So now we know when the top six is going through a dry spell, we can count on Byron to get a shorthanded breakaway or Dale Weise to score a hat trick.


It’s been a while since the Habs had two goalies who could dominate in the crease. Carey Price and Mike Condon are doing fantastic so far splitting the net duties. But with Price injured for the next week, it’s fallen upon Condon to assume the starting role for the foreseeable future. Last night’s win over the Winnipeg Jets showed that the rookie goalie has no problem being thrust into the spotlight with the pressure on his shoulders.

Through four games with the Habs, Condon has maintained a perfect record of 4-0-0, a .944 save percentage, a 1.51 goals against average, while facing 108 shots. He’s looked calm and moves well in the net. Price doesn’t have nearly as good stats, going 7-2-0, .936SV%, 2.01 GAA, but it’s worth noting that Price played in both the Habs losses, which were caused when his team suddenly took their foot off the gas. Sometimes the stats don’t tell the full story and for Price, this is the case. This is still his team, still his crease and he’s still on pace to put up near identical numbers from his record breaking 2014-15 campaign.


Last year the Habs had a poor power play, especially on the road, only converting on 13 of 121 opportunities which gave them the worst road power play success rate. In 2015-16 the tables have turned, having a 23.4% (6th in league), and are striking while on the road, where they are 23.1%.

While the power play struggled in the first few games, it woke up in the 4-1 win over the Detroit Red Wings and since then has been consistent. Adding Dan Lacroix to the coaching staff and moving J.J. Daigneault to the penalty kill has had a positive effect on the team.

The penalty kill is also looking better than last year. The team is killing off 88.9% of power plays, compared to last years 83.7% over a full year, suggesting that they should finish right around the same spot, barring any major injury to our penalty killing units. They have also found success in scoring shorthanded goals, again like last year seven shorthanded goals were scored, they already have three.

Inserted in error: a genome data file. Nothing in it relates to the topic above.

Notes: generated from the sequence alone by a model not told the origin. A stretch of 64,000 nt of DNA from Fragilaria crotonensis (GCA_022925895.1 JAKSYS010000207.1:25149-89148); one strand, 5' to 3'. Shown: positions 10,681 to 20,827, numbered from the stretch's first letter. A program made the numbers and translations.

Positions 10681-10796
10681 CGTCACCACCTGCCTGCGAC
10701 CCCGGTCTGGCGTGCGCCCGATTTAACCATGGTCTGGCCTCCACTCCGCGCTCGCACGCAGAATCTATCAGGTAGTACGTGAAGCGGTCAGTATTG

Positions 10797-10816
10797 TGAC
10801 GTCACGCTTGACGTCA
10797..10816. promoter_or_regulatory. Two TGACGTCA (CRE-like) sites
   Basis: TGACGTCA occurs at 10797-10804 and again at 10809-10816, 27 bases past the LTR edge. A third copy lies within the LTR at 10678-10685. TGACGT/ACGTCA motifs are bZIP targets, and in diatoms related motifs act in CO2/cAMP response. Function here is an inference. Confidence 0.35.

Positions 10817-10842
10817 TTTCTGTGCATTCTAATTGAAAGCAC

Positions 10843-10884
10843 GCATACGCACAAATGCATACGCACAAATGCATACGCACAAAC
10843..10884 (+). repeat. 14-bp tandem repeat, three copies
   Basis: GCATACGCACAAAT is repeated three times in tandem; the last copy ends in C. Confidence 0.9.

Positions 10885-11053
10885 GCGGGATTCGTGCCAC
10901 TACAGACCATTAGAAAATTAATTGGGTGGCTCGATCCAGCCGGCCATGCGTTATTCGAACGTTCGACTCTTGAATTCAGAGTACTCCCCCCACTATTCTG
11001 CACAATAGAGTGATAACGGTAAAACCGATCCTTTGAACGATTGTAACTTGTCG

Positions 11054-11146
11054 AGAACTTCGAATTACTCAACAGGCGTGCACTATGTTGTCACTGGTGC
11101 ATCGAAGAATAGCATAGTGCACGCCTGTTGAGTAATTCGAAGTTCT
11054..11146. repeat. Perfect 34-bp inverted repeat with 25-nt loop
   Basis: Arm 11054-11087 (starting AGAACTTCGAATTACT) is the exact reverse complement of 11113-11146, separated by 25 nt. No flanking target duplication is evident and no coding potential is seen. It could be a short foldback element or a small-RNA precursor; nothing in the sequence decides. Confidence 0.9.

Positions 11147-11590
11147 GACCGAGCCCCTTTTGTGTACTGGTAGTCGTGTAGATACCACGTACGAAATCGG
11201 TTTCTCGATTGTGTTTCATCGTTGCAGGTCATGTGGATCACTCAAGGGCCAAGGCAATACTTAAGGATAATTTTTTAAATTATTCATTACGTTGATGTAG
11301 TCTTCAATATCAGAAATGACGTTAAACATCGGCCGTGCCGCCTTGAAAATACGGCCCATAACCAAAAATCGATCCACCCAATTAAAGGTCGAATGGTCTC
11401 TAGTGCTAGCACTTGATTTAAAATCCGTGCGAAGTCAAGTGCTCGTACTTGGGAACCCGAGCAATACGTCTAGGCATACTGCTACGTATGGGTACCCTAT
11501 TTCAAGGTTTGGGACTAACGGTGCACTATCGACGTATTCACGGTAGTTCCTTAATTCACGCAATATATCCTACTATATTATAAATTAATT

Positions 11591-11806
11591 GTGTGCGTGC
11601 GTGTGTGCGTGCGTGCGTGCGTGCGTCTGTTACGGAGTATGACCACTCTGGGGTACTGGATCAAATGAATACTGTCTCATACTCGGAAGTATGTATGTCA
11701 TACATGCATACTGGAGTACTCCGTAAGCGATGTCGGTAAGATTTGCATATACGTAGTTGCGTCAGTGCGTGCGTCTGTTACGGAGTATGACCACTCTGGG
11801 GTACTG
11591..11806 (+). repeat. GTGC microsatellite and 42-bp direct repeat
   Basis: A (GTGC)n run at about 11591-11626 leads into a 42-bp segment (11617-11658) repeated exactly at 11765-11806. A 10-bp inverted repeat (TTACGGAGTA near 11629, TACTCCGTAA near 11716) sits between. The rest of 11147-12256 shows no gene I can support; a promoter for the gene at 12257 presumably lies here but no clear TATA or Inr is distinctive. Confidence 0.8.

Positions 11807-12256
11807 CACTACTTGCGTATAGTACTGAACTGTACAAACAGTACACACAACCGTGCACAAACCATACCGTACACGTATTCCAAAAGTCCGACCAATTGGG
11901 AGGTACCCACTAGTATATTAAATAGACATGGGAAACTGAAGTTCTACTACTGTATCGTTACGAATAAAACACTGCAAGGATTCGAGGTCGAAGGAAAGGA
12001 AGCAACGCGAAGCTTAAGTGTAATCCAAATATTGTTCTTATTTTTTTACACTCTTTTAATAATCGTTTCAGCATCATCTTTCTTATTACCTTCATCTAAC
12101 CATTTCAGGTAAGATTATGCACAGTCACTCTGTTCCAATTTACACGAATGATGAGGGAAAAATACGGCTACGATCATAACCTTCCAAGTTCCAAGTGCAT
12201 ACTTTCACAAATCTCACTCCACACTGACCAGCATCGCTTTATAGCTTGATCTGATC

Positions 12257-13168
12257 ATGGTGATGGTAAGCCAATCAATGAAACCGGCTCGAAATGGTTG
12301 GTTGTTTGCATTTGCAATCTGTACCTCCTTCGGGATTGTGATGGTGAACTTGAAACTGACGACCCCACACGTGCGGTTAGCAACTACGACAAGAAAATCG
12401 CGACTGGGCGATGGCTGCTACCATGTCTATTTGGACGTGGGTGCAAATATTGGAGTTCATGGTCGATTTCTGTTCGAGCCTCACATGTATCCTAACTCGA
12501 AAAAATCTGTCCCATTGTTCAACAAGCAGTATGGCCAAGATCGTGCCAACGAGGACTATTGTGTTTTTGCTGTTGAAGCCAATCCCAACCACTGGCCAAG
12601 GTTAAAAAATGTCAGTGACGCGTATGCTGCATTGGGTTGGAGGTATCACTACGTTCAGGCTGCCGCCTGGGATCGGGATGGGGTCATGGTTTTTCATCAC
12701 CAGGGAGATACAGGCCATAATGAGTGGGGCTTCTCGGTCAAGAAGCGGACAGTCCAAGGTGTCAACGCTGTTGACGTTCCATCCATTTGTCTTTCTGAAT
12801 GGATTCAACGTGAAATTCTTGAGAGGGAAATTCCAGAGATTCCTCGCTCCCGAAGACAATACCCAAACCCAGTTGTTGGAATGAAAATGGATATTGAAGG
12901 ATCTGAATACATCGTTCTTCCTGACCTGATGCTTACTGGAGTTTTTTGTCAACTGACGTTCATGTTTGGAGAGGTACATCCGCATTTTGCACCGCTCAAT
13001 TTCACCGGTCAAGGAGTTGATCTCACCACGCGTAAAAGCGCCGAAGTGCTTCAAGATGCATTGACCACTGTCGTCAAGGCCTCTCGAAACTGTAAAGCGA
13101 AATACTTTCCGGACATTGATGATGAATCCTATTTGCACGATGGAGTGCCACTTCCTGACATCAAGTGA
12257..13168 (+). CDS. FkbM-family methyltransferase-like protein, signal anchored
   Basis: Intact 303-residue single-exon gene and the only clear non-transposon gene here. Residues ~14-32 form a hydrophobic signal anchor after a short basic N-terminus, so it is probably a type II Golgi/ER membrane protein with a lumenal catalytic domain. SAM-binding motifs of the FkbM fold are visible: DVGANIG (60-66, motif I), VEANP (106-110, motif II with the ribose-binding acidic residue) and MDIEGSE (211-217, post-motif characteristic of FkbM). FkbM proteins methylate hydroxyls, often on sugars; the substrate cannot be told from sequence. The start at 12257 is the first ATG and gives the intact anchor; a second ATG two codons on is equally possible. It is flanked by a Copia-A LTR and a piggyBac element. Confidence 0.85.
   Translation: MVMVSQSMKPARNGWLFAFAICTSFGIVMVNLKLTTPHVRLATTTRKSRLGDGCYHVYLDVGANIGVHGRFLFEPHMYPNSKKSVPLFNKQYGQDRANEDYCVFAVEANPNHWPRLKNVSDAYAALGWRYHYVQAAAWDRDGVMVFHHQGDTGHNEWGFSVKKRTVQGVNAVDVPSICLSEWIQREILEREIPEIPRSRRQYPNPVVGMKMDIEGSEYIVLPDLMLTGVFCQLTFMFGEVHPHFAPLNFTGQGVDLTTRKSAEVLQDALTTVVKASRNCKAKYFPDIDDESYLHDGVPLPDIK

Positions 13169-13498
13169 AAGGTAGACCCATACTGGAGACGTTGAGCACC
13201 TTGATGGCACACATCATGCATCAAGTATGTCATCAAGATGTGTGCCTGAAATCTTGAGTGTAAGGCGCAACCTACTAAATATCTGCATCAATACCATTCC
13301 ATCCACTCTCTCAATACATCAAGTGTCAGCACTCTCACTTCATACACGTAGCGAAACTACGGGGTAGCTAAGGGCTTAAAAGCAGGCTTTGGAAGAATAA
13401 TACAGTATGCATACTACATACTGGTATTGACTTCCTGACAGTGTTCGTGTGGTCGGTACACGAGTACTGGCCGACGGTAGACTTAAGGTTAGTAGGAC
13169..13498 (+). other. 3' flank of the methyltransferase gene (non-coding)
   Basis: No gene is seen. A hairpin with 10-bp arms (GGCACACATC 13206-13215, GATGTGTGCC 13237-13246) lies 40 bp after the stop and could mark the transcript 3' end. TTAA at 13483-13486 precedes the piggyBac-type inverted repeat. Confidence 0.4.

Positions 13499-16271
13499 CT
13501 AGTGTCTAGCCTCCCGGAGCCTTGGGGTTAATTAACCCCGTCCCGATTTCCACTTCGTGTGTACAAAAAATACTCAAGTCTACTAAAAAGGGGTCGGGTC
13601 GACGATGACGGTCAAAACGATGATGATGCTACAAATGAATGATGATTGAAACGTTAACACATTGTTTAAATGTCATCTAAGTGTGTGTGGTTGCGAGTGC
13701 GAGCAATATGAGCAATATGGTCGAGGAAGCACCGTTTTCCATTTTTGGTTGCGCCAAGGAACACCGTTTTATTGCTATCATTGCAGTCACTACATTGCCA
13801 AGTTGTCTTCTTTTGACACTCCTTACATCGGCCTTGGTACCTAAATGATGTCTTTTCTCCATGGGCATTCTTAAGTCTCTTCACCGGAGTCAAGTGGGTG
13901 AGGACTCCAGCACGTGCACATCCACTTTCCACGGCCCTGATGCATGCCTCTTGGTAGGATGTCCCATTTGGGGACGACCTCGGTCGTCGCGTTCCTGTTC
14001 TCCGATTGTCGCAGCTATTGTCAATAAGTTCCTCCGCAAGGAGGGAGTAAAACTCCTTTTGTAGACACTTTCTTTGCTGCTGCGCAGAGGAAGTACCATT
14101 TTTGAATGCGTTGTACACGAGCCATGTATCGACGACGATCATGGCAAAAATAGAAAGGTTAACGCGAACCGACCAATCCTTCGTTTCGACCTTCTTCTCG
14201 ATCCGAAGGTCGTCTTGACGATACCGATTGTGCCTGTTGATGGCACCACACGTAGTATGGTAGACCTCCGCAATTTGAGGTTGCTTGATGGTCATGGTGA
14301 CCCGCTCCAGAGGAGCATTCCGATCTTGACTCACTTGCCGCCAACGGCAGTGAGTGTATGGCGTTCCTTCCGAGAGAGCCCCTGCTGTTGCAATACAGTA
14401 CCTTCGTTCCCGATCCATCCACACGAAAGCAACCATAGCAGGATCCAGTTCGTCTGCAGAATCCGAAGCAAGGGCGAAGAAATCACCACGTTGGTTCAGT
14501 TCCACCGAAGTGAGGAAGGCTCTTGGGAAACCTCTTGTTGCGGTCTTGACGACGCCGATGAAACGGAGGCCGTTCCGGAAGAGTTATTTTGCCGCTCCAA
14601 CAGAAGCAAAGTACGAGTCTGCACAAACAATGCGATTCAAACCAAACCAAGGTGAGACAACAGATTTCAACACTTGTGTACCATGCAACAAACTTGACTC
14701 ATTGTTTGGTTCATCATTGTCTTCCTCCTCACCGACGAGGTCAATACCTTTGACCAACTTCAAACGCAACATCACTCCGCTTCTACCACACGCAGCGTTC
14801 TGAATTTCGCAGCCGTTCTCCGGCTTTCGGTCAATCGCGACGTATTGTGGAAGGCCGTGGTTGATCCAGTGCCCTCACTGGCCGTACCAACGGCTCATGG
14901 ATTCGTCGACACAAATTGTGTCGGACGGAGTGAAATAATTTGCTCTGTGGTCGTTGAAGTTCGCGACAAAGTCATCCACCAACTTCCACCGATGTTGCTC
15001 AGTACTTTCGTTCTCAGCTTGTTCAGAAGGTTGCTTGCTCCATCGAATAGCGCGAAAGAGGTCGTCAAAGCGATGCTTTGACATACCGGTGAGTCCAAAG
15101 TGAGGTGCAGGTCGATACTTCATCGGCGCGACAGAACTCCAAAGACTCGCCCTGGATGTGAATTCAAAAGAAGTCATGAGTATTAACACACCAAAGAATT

Last season, the Habs had an awful record of scoring in the first period. In fact, teams like the Buffalo Sabres and Edmonton Oilers were able to score more goals in the first frame. They got outscored by 11 goals in the first 20 minutes alone. But now in 2015-16, they’ve scored 14 of 50 in the first period, tied for first in the league, and have allowed only three goals, again tied for first. And once again the third period remains the best period the Habs play, scoring a league high 17 goals and giving up 8 goals versus last years 87 goals for in 3rd period and 61 goals against.

They have a record of 10-1-0 when scoring the first goal, again leading the league (what else is new?). In 2014-15, the Habs won 32 games when they scored the first goal. It wasn’t the best record but still enough to win 50 games. This year isn’t looking much different, but with more emphasis on scoring in the first period, another 50 win season should be in the books.


The Habs had some glaring problems last year which stopped them from being a true contender. It is still only 13 games, but these past games have shown that coaching and management have worked hard on rectifying the problems without sacrificing another area. With all lines providing offense, the defense doing their jobs, special teams being on point, and the crease held down by what could be the best duo of 2015-16, the chances of getting to the Eastern Conference Finals or further is good. The Habs domination is real.